By Lauren Rives
The McCluskey Center for Violence Prevention Research and Education officially implemented our poster campaign, “You Might Be Causing Harm If…” on January 17. The student staff members came up with this idea almost a year ago, so it’s been in the works for quite a while. We wanted to be very intentional with this, both in what we targeted and in our language use.
Some of you may be wondering what motivated us to specifically address certain topics in this campaign. The eight behaviors addressed are by no means an exhaustive list of harmful behaviors. There is, unfortunately, much more that needs to be discussed and confronted when it comes to sexual violence. These eight issues were chosen simply as a starting point. We’d repeatedly observed these things when studying research on sexual violence, so we knew they were a frequent occurrence and we felt passionately about just starting with something to change campus culture.
Others may be wondering why we settled on “You Might Be Causing Harm If…” as the title of our campaign. This wording of “might” may be confusing, as our blog posts for each of the eight behaviors clearly state how these actions can cause harm. This wording wasn’t a trivial choice or whim; it was deliberate.
We chose “might” to invite the people who are doing these things to consider how and why these acts are harmful. If these behaviors were obviously harmful to every single person on this Earth, people would not be causing harm at the rates that they are. Instead, these behaviors have become so normalized that it’s hard to acknowledge their harm-causing potential, especially since we live in a world where being a person who has caused harm carries immense stigma.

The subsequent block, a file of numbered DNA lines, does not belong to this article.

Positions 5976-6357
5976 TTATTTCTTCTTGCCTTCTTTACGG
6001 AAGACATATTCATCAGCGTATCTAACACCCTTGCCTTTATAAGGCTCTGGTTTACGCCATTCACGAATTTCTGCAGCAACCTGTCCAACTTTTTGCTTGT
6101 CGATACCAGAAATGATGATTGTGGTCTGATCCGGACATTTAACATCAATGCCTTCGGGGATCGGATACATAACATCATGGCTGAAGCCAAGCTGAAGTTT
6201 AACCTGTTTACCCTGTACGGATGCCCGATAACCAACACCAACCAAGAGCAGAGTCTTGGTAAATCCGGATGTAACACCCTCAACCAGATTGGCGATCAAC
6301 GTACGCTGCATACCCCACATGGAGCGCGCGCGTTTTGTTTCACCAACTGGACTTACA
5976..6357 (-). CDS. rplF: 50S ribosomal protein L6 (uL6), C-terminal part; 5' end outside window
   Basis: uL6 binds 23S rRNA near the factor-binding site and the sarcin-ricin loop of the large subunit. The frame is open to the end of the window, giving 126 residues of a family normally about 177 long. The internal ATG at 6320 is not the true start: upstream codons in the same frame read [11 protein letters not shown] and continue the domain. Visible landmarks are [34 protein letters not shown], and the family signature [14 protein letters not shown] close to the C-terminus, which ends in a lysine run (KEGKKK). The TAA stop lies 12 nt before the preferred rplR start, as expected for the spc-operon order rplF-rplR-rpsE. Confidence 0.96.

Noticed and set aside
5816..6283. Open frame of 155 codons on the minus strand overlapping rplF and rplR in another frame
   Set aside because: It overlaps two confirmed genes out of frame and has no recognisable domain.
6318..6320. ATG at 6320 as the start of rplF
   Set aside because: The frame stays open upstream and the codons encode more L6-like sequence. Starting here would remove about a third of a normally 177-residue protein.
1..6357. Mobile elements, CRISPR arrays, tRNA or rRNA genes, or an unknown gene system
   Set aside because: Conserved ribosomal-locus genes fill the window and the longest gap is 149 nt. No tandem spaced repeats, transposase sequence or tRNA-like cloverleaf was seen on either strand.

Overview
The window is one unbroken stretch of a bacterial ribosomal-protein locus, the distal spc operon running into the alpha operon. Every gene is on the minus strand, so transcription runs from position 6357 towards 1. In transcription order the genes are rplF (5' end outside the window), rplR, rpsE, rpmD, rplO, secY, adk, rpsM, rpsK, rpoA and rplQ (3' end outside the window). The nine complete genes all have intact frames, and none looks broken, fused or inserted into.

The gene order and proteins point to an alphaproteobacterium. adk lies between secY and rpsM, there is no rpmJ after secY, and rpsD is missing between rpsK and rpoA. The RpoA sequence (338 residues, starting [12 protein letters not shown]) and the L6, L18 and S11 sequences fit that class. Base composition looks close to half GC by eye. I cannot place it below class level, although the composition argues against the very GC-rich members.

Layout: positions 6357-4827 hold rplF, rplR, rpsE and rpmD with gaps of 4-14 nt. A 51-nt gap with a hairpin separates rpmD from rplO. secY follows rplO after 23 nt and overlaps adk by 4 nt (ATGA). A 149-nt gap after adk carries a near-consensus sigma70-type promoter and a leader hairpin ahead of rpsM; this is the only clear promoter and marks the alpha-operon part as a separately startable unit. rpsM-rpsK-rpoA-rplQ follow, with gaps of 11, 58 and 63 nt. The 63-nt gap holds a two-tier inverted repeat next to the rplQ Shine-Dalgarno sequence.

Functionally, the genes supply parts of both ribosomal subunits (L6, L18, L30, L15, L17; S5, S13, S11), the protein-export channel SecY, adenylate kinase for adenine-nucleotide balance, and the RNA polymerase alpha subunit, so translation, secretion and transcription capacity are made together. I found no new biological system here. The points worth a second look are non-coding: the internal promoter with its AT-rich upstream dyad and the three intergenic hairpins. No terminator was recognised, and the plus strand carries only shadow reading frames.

Most of the individuals causing harm are ordinary people—those you might otherwise call a good person. If everyday individuals are bluntly told that they’re a perpetrator if they do X, Y or Z, the fear of stigma and social consequences will overrule any desire to acknowledge what occurred. We’d remain in an endless cycle of silence and violence. Some may even do these acts more once being confronted with their harmful behaviors, as the study linked here found.
We will never see a world free of violence if we alienate those who cause harm from conversations about what violence can look like. So, to avoid pushing people away from talking about the harm they might have caused, we used the word “might.” It’s not a perfect solution, but it was *a* solution—one method of addressing a widespread, deeply systemic issue.
In the end, this campaign is for the people who are causing harm—those who haven’t realized the consequences of certain behaviors, those who never thought it would be them, those who want to be better and those who can be better if we give them the opportunity to acknowledge their actions.
Lauren Rives (she/her/hers) is double majoring in psychology and gender studies, with interest in studying intersectionality, the impacts of the carceral justice system and gender development. She is a student staff member at the McCluskey Center for Violence Prevention Research & Education.